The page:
My fam has been dancing to last weeks open letter all week. Who'd have thought a 4 and 6 year old would love your open letters!

This week, was good. I've listened to 2 "The Nines" messages so far, 1 from last year and this one. Both good. Why doesn't everyone like "The Nines"?

Anonymous said...


I've played your clip several times over for one reason.

You've blessed me with what you said. It is a great reminder to me of who I am and what I ought to be.

Most do it wrong. Most live as they shouldn't. Most don't love Jesus as they ought.

And I am among the most.


Coram Deo said...


I just want to know if you're wearing make-up in that video. It seems that when you lift your hand near your face the former is ghostly white whereas the latter is clown orange.

Maybe it's just the lighting. Also is that a wedding band on your left hand ring finger?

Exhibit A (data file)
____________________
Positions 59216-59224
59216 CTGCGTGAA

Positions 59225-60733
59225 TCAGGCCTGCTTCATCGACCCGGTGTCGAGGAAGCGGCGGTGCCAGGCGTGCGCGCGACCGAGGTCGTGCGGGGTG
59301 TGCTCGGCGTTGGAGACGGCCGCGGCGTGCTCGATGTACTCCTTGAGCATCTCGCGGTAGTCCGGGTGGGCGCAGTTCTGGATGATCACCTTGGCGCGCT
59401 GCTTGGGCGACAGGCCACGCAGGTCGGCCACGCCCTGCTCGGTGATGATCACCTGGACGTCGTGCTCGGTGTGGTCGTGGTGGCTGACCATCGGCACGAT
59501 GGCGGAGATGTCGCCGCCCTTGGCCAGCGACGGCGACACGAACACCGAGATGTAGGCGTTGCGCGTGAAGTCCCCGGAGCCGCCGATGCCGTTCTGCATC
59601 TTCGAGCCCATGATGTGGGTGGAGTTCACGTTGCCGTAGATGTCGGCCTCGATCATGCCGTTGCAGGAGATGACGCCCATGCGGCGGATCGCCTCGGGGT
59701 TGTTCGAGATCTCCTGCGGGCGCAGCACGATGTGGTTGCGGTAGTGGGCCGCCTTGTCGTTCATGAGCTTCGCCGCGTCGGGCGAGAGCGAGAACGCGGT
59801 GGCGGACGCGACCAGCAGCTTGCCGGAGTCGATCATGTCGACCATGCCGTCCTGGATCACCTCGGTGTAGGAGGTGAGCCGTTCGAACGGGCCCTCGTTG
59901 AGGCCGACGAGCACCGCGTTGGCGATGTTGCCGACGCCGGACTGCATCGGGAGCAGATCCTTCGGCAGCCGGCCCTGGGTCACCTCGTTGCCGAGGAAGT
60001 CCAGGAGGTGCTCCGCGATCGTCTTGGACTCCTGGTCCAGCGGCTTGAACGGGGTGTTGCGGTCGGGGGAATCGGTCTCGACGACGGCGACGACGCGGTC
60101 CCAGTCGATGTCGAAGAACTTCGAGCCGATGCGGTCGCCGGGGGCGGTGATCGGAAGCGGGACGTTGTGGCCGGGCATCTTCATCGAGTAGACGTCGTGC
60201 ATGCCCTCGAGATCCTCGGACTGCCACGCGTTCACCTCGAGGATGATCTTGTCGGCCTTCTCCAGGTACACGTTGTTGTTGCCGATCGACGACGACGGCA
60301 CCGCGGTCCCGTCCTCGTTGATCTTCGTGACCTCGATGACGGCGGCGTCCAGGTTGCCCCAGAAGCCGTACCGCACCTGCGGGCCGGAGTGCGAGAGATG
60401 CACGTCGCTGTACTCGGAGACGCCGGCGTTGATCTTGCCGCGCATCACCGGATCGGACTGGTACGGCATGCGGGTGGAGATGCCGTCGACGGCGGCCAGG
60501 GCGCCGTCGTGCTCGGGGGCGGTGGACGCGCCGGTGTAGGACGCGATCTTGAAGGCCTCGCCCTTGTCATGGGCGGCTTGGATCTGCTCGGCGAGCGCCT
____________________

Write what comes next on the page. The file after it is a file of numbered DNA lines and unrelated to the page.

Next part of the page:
Usher's Annals in the background was an interesting touch...

In Him,

Jim Pemberton said...

"You have to be a top-shelf jerk not to like gregarious, busy people."

I guess that makes me a top-shelf jerk. I can't carry on a decent conversation with most people, much less particularly gregarious ones. All I can say are things like, "Uh-huh," "Hmmm," "Well, you know...," "Something like that happened...," "I've often thought..." Anything but completing even a short sentence. Why would I like gregarious people? And other people respect them for being particularly great leaders. Whatever. I just find some timid person marginalized in the corner and try to make them feel welcome by joining them.

FX Turk said...

No makeup. Yes, wedding ring.

That's the timeline of the history of the world in our homeschool room. Doesn't everyone have one?